Shell and AirFlow Truck Company announced the successful completion and the results from the U.S. coast-to-coast run of the Starship Truck, attaining 178.4 tonne-miles per gallon [68.9 tonne-kilometers per liter] in freight tonne efficiency (FTE). Shell said the Starship demonstration truck achieved 2.5 times higher fuel efficiency than the North American average of 72 tonne-miles per gallon [27.8 tonne-kilometers per liter].
Freight ton efficiency is considered a more relevant statistic for judging the energy intensity associated with moving cargo from point A to point B since it combines the weight of cargo being moved with the amount of fuel consumed.
The U.S benchmark figures are in the middle ground when compared to the average figures for Asia and Europe.
This journey marks the first time that a prototype Class 8 truck has driven coast-to-coast across the U.S, traveling more than 2,300 miles (3,700 kilometers) in real-world trucking operations and in real-world conditions, including unplanned stops and torrential rains.
In addition, the Starship’s total average fuel economy stood at 8.94 US miles per gallon [3.8 kilometers per liter], beating the U.S. average of 6.4 US miles per gallon [2.7 kilometers per liter. The best fuel economy attained during the drive was 10.2 US miles per gallon [4.2 kilometers per liter].
It was also estimated that if all two million trucks in the U.S. reached the overall fuel economy and freight tonne efficiency performance of Starship, there would be 229 million less tonnes of CO2 emissions each year.
These measurements were verified by an independent third party, the North American Council for Freight Efficiency, using an onboard telematics system. The results are timely, as the global trucking sector seeks to “go further with less”; to reduce fuel consumption while maximizing load to lower costs and to meet fuel economy regulations.
The final total truck and cargo weight was about 33,112 kilograms (73,000 pounds) with a payload weight of 18,098 kilograms (39,900 pounds). This was comprised of clean reef material destined for new offshore reef installation in Florida.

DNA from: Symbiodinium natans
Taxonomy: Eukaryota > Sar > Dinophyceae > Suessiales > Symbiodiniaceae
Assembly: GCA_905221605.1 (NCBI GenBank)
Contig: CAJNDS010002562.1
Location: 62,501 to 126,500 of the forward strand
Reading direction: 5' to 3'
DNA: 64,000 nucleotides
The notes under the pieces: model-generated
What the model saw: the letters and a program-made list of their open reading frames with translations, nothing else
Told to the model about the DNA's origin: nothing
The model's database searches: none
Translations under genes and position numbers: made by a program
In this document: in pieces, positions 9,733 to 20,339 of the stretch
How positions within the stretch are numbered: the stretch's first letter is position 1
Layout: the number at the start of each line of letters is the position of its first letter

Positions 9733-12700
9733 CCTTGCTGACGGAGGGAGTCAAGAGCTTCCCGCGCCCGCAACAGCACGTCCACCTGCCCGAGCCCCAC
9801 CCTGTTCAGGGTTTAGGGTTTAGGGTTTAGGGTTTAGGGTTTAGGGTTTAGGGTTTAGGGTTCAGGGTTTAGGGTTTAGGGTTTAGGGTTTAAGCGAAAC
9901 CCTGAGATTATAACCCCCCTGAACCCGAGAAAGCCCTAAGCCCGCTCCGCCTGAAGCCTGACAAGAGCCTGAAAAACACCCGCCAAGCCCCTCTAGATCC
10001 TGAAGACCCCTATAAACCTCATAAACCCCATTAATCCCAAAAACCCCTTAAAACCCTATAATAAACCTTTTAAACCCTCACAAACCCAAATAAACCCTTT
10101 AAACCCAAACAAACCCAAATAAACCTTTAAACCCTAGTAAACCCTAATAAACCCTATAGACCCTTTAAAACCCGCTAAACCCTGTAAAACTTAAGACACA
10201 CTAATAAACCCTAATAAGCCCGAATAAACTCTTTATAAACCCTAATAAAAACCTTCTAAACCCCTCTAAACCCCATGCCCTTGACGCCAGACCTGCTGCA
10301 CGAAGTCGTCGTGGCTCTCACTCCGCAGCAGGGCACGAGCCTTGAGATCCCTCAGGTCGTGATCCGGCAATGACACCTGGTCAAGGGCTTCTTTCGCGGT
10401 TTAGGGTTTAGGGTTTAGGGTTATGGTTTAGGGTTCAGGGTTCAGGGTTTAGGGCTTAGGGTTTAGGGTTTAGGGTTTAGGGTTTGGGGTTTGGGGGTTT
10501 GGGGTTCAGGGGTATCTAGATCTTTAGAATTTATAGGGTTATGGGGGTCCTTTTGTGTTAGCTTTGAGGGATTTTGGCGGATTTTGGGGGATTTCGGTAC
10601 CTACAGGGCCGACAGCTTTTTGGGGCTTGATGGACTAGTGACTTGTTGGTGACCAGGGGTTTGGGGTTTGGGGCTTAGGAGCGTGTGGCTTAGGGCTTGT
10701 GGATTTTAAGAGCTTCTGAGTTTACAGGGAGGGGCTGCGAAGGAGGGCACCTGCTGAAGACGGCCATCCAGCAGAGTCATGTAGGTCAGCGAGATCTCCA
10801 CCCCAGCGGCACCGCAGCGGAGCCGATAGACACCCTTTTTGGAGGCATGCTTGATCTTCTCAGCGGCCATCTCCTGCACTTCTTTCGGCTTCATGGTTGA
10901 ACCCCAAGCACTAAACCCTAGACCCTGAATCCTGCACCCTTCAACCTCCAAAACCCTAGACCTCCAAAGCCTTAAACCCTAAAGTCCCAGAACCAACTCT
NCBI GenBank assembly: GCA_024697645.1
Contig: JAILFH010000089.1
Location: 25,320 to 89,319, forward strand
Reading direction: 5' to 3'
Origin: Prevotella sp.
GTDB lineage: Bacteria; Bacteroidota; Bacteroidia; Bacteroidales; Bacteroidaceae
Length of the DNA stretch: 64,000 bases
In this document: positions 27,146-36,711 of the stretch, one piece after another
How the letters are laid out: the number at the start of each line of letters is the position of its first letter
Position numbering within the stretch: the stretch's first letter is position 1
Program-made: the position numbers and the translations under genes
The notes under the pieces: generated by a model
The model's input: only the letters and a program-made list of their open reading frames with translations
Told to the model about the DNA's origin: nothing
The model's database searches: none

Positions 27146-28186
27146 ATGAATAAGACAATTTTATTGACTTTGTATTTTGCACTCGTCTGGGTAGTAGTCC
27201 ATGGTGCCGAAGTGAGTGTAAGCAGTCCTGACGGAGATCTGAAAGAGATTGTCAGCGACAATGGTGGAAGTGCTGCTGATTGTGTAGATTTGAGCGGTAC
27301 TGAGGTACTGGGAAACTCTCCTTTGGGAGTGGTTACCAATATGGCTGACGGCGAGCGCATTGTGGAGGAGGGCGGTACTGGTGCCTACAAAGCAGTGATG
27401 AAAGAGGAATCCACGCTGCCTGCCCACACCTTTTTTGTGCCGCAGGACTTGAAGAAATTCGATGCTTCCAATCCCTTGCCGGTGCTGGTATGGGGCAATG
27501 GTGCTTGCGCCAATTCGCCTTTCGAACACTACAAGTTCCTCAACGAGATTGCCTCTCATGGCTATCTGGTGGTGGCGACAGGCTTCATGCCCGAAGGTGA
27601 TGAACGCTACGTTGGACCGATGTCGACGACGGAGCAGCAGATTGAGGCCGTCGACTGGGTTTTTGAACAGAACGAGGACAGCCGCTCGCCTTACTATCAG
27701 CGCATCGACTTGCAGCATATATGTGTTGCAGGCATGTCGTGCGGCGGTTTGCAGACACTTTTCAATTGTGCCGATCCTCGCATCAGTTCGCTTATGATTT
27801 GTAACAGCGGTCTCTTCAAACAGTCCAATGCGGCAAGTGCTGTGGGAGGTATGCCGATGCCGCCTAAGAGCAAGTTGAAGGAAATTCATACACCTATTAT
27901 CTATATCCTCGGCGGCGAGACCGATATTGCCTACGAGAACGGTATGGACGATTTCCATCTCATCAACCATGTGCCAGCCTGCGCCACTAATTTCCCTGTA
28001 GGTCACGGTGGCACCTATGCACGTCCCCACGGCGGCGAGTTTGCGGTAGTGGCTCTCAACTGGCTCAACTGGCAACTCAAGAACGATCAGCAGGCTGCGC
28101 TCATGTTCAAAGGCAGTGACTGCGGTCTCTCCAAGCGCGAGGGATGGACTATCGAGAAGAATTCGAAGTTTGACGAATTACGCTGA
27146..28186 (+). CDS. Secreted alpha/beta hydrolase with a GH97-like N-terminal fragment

“We are proud that the Starship Truck was able to complete the coast-to-coast run in real-world trucking operations and conditions, including torrential rains. Our goal with this initiative is to challenge how the trucking industry defines trucking efficiency and further discussions with AirFlow Truck Company and other manufacturers,” said Robert Mainwaring, technology manager for innovation, Shell Lubricants.
“Through this road trip, we tested the Starship truck, using technologies available today, to provide insight into how trucking fleets and owner/operators could reduce fuel use and emissions as they haul heavy loads. This includes optimized aerodynamics, drivetrain and operational efficiencies, and low viscosity lubricants,” he added.
“These and other learnings are far from the final results, it is simply the start of our ongoing learning,” added Mainwaring. “We’ll move forward to apply learnings from this test run and implement additional technologies on the truck for future testing. While it would be easy to say the Starship Initiative has been very successful, we know there is more we can do to continue to drive industry dialogue in the future.”
The strong freight tonne efficiency result is attributed to a combination of Shell lubricants technology, enhanced aerodynamics – including customized carbon fiber cab and full side skirts along the length of the trailer – Cummins X-15 efficiency engine, low rolling resistance tires and a smart driving strategy. The vehicle was lubricated by a Shell low viscosity, fully synthetic heavy-duty engine oil which provides protection against wear, deposits and oil breakdown as well as
Shell transmission oils, differential oils and wheel hub oils. The engine oil technology shares the same viscosity as Shell Rimula Ultra E+ and is being tested by OEMs around the world.